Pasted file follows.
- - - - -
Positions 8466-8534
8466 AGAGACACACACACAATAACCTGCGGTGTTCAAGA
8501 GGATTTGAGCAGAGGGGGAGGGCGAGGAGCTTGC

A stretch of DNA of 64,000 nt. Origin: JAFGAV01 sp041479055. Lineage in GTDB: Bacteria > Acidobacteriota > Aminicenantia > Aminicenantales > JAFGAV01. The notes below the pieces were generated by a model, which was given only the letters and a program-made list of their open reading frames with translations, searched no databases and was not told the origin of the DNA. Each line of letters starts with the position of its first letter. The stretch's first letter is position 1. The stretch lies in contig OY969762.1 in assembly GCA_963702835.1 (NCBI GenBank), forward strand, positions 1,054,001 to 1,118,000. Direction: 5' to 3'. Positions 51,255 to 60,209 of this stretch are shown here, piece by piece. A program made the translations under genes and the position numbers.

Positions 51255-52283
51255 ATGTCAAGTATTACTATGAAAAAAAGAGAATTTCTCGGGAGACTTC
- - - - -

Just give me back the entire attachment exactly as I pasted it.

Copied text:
Positions 8466-8534
8466 AGAGACACACACACAATAACCTGCGGTGTTCAAGA
8501 GGATTTGAGCAGAGGGGGAGGGCGAGGAGCTTGC

A stretch of DNA of 64,000 nt. Origin: JAFGAV01 sp041479055. Lineage in GTDB: Bacteria > Acidobacteriota > Aminicenantia > Aminicenantales > JAFGAV01. The notes below the pieces were generated by a model, which was given only the letters and a program-made list of their open reading frames with translations, searched no databases and was not told the origin of the DNA. Each line of letters starts with the position of its first letter. The stretch's first letter is position 1. The stretch lies in contig OY969762.1 in assembly GCA_963702835.1 (NCBI GenBank), forward strand, positions 1,054,001 to 1,118,000. Direction: 5' to 3'. Positions 51,255 to 60,209 of this stretch are shown here, piece by piece. A program made the translations under genes and the position numbers.

Positions 51255-52283
51255 ATGTCAAGTATTACTATGAAAAAAAGAGAATTTCTCGGGAGACTTC